American home buyers are obviously not interested in using cryptocurrencies such as Bitcoin to pay for mortgages.
United Wholesale Mortgage made its public debut through a special purpose acquisition (SPAC) merger in January, and began piloting crypto payments for the first time in the industry in August. But CEO Mat Ishbia now tells CNBC that after testing, the company believes it is not worth it.
“Due to the current combination of incremental costs in the encryption sector and regulatory uncertainty, we have concluded that we will not go beyond the scope of the pilot at this time,” Ishbiah said.
The Michigan-based mortgage company tried three different types of cryptocurrencies—Bitcoin, Ethereum, and Dogecoin—and multiple different borrowers to understand how the process would work. UWM successfully accepted its first ever cryptocurrency mortgage payment in September, and successfully accepted five in October.
But in the end, the demand does not exist. Ishbia told CNBC that borrowers “like it” and “say it’s cool”, but the option to trade in cryptocurrency is “not a driving factor.”
“There is not enough demand at the end of the day to really push the limit,” he said.
This is the latest evidence that many cryptocurrency users see it as an investment rather than a substitute for money. Although the price of cryptocurrency has risen in the last year, it is still rarely used to buy and sell physical objects. On the contrary, most investors insist on the “HODL” (Hold to the value of life) mentality, they buy and hold their virtual coins, hoping that they will appreciate. Last year, it was a good bet-the value of Bitcoin was more than five times what it was a year ago, while the value of Ethereum has risen more than ten times.
Treasury Secretary Janet Yellen and US Securities and Exchange Commission Chairman Gary Gensler both stated that they have no plans to impose restrictions on cryptocurrency trading. However, the proposed infrastructure bill contains new reporting requirements for cryptocurrency “brokers,” and well-known players in the field, including Coinbase and Andreessen Horowitz, have asked regulators to provide more information.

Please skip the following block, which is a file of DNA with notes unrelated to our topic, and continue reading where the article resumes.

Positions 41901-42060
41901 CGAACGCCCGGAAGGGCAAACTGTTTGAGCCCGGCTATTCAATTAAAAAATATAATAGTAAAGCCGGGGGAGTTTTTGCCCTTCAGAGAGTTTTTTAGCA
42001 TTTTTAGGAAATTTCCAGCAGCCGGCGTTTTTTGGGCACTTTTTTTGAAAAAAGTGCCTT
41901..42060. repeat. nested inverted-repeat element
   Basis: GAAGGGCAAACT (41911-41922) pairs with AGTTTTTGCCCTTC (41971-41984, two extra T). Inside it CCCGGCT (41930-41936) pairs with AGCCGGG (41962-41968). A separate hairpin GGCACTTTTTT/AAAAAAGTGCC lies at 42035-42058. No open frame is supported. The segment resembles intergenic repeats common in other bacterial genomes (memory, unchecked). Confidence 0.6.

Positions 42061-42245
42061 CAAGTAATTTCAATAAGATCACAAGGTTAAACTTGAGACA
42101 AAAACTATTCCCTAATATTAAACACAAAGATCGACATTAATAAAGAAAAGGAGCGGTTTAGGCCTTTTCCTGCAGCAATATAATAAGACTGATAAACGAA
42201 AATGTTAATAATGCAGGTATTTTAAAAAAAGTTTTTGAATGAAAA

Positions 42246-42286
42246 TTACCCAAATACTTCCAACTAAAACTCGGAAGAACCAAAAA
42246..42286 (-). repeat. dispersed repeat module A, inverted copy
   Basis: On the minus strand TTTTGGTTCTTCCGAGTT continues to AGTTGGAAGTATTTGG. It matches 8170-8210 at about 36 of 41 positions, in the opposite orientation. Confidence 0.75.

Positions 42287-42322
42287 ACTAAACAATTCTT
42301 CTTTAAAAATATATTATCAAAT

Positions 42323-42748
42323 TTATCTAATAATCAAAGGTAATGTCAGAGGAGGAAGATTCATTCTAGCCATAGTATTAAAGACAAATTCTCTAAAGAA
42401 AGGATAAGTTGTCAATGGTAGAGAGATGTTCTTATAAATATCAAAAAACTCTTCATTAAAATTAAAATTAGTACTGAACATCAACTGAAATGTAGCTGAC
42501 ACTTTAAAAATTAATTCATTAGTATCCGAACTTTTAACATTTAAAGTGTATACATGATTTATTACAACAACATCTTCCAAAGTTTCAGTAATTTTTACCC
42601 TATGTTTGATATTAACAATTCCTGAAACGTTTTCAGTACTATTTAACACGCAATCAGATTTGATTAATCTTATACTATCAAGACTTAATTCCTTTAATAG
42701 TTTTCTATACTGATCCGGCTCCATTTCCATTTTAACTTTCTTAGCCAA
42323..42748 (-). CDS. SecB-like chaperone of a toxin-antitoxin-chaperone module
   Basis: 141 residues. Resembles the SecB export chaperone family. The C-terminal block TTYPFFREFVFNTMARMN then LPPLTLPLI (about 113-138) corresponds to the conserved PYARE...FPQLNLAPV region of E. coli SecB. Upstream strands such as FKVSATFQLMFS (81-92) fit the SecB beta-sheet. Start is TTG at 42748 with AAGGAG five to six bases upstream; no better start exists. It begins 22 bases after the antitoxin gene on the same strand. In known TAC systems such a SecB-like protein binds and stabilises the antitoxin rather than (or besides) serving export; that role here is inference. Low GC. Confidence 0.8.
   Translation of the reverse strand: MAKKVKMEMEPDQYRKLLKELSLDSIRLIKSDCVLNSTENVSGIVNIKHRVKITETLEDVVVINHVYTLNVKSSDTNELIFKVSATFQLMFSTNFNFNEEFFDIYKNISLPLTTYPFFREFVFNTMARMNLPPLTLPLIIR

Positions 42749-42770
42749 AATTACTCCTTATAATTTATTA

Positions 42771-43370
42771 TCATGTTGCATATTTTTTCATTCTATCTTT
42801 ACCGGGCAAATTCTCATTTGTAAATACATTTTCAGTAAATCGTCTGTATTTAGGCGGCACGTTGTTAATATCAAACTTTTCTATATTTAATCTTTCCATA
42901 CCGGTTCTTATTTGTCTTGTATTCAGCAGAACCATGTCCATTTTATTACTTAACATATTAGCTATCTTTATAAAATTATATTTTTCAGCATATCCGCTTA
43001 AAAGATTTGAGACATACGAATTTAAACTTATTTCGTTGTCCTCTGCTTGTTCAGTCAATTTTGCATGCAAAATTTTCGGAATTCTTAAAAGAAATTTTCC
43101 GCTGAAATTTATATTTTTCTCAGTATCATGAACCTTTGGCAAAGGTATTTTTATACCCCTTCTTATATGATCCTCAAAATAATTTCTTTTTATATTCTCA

UWM is the second largest mortgage lender in the United States, second only to the Detroit lending giant Quicken under Rocket Companies-it operates entirely through wholesale channels, which means that the company hires a group of brokers, and then they connect customers with home loans .
The company itself does not hold cryptocurrency on its balance sheet. UWM converts the received tokens into legal tender during the transaction.
For the six homeowners who participated in the experiment, some people may now face tax bills for payments they made in cryptocurrency.
Since the U.S. Internal Revenue Service classifies digital currencies such as Bitcoin as property, the payment of mortgage loans in cryptocurrency is considered a taxable event.
There will always be a difference between what you pay for cryptocurrency (that is, the cost basis) and the market value at the time you spend it. In addition to other taxes that you must pay (such as sales tax), this difference also triggers income capital gains tax.
“One thing that many people don’t realize is that every time you use cryptocurrency to buy a cup of coffee or any type of consumer product, it triggers a capital gain event,” said Shehan Chandrasekera, a certified public accountant and principal. The tax strategy of CoinTracker.io, a digital currency tax software company that helps customers track their cryptocurrency across virtual wallet addresses and manage corresponding tax obligations.
If in the end enough borrowers are interested, UWM may delist the project in the future.
Ishbia told CNBC that as a cryptocurrency “Being more mainstream, we can open it any day. We now know what to do.”
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